- The Washington Times - Friday, May 11, 2001

NEW YORK Mike Tyson's chance to get a fight with newly crowned heavyweight champion Hasim Rahman took a huge leap forward yesterday with an edict by the World Boxing Council that Rahman must defend its version of the heavyweight title next against an opponent other than former champion Lennox Lewis or risk being stripped of the title.

In response to a lawsuit filed last week by Tyson, the WBC said a rematch between Rahman and Lewis would violate the organization's rules and that it would not sanction such a rematch.

"Under no circumstances will the WBC sanction a bout between WBC world heavyweight champion Hasim Rahman and Lennox Lewis without Rahman first fighting in an intervening world heavyweight championship bout against a different WBC ranked opponent," read a stipulation signed by WBC officials in response to the Tyson lawsuit.

If Rahman does go ahead with a rematch against Lewis, WBC officials stated that the belt would be declared vacant.

"In the event Rahman's next bout is against Lewis, and Rahman loses such bout, the WBC, pursuant to its rules, will declare the WBC world heavyweight championship title to be vacant," the WBC statement said.

Tyson, who is the WBC's No. 1 ranked mandatory heavyweight challenger, filed suit in a New York federal court Friday, charging that WBC rules prohibit immediate rematches and that Rahman must make his first defense against the mandatory challenger. The WBC agreed to enforce those rules, and Tyson agreed to drop the lawsuit.

That puts Tyson, the former two-time champion, in the driver's seat for a fight against Rahman.

Also, the Baltimore fighter risks losing the International Boxing Federation title he won from Lewis in a fifth-round knockout on April 21 in South Africa because of a lawsuit filed Wednesday by that organization's No. 1 challenger, David Tua.

The Tua lawsuit filed in the U.S. District Court of New Jersey asked the courts to have the IBF enforce a rule which prohibits world championship contracts from containing any clauses for a rematch.

Tua's lawsuit claimed the contract between Lewis and Rahman was a violation of IBF rules. The lawsuit which could result in the IBF heavyweight title being declared vacant does not contend that Tua should be Rahman's next opponent. It merely contends that a Rahman-Lewis rematch cannot take place.

The WBC's action is the latest volley in the war between the two powers that run boxing: HBO, which has Lewis under contract, and Showtime, which has Tyson and Tua under contract. The battle for control of the heavyweight division ensued because Rahman had no obligations with HBO beyond his fight with Lewis, which has left him free to negotiate with both networks.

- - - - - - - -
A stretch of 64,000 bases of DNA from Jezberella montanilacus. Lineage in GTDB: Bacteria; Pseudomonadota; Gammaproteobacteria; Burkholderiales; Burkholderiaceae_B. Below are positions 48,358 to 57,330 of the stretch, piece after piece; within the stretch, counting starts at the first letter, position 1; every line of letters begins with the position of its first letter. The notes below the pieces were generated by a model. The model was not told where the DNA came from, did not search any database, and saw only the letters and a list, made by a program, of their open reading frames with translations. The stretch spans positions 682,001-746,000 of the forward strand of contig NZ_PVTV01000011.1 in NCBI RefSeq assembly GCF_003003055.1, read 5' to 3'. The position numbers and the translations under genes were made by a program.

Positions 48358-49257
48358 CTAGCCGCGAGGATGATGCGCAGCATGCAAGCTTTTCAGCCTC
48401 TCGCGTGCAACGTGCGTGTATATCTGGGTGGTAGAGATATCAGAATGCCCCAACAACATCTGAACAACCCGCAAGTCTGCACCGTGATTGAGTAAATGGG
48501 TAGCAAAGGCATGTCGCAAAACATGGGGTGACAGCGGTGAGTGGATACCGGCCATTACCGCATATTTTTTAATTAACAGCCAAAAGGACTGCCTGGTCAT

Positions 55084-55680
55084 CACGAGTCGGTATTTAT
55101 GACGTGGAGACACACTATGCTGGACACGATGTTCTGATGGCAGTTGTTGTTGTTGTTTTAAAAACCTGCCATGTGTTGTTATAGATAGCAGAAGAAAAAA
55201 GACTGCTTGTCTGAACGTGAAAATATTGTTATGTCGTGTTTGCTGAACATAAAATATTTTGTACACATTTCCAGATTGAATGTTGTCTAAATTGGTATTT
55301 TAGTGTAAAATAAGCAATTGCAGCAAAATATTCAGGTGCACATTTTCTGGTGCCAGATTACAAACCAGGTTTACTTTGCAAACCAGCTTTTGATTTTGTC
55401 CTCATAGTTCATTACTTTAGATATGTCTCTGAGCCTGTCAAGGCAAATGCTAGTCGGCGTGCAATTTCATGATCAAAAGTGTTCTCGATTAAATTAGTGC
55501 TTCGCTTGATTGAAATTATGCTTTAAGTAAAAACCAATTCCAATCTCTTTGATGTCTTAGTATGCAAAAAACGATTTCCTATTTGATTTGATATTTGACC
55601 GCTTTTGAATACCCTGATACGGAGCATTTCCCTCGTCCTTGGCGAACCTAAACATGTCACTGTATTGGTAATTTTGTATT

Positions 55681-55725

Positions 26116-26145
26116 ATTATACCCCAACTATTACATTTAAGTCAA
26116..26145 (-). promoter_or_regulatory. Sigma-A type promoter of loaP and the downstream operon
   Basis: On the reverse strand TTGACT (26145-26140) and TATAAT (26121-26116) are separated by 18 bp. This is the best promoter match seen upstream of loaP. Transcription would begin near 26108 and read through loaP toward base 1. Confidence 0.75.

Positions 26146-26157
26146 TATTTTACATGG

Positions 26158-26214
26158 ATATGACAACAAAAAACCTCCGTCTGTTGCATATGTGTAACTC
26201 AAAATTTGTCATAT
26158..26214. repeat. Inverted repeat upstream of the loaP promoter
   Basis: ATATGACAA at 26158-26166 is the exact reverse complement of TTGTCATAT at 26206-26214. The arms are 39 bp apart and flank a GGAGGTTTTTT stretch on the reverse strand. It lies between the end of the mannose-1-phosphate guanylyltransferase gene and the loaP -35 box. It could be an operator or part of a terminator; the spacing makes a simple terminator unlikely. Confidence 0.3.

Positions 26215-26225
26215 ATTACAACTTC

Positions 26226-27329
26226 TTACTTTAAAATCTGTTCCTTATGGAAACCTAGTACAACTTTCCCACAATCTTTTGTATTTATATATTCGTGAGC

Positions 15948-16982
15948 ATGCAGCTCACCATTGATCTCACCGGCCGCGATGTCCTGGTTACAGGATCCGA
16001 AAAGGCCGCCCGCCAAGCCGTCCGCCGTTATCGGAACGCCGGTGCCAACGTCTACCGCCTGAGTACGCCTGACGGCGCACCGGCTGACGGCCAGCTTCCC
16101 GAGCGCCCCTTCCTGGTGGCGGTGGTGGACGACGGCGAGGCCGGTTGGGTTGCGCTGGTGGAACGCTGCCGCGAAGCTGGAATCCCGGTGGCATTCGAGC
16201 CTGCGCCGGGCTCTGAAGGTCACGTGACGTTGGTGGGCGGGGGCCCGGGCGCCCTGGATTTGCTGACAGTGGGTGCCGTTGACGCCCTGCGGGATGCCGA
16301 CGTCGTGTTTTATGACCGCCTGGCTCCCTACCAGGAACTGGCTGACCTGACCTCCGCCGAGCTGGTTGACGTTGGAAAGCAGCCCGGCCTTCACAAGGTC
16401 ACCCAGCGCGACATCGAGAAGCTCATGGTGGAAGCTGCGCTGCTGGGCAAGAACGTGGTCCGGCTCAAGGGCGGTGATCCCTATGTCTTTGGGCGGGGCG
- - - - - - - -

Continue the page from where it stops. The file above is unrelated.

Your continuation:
Showtime boxing chief Jay Larkin speculated that if Rahman-Lewis took place, it likely would be for no major heavyweight belt.

"If the WBC is taking this position on their rules, then the IBF, whose rules are much more clear cut and leave no room for ambiguity, should follow suit," Larkin said. "If that is the case, it makes an interesting decision for Mr. Lewis and Mr. Rahman. The rules are clear. An immediate rematch would violate both organizations' rules. Will Rahman fight Lewis with no belts at stake, and will Lewis want to fight Rahman with no belts at stake?"

However, the IBF seemed clueless about the situation. Hiawatha Knight the IBF president installed by the federal government, which has been monitoring the organization since its bribery scandal led to the arrest and conviction of IBF boss Bob Lee said yesterday she wasn't even aware they were being sued.

"I didn't know about any lawsuit," she said. "I'm glad you mentioned it. But I can't comment on anything if there is a lawsuit."

Rahman, who earned $1.5 million for his fight against Lewis, stands to earn much more in a rematch with Lewis or a fight against Tyson. HBO's top offer is $14 million, with another $3 million for each of Rahman's two more fights should he lose, and $5.5 million to $7 million for five more fights should Rahman prevail in a rematch.

Showtime's offer for Rahman-Tyson was $13.15 million, with a $3 million nonrefundable signing bonus, plus other financial perquisites. If Rahman defeated Tyson, he would have a five-fight deal with Showtime, receiving between $5 million and $8 million for each fight. If he lost to Tyson, Rahman would have at least one more fight with Showtime and possibly two if he won the first one.

Also, promoter Don King has offered Rahman $15 million to fight an undetermined opponent on his China show that includes World Boxing Association heavyweight champion John Ruiz, a King fighter, who will defend his title in a third fight against Evander Holyfield. Rahman's co-manager, Stan Hoffman, said they are considering all three offers but no decision may be made until May 20, after Rahman, a Muslim, returns from a trip to Mecca. He is scheduled to leave Sunday.

Lewis' promoter, Main Events, has contended that it has a contract that forces Rahman to fight Lewis next in a rematch and has threatened to sue Rahman, his managers and promoter if they don't make Lewis the next fight. Rahman's managers have maintained that the contract allows for an interim title defense. There have been reports of at least three different signed versions of the Rahman-Lewis contract, any of which likely would face a strong legal battle.

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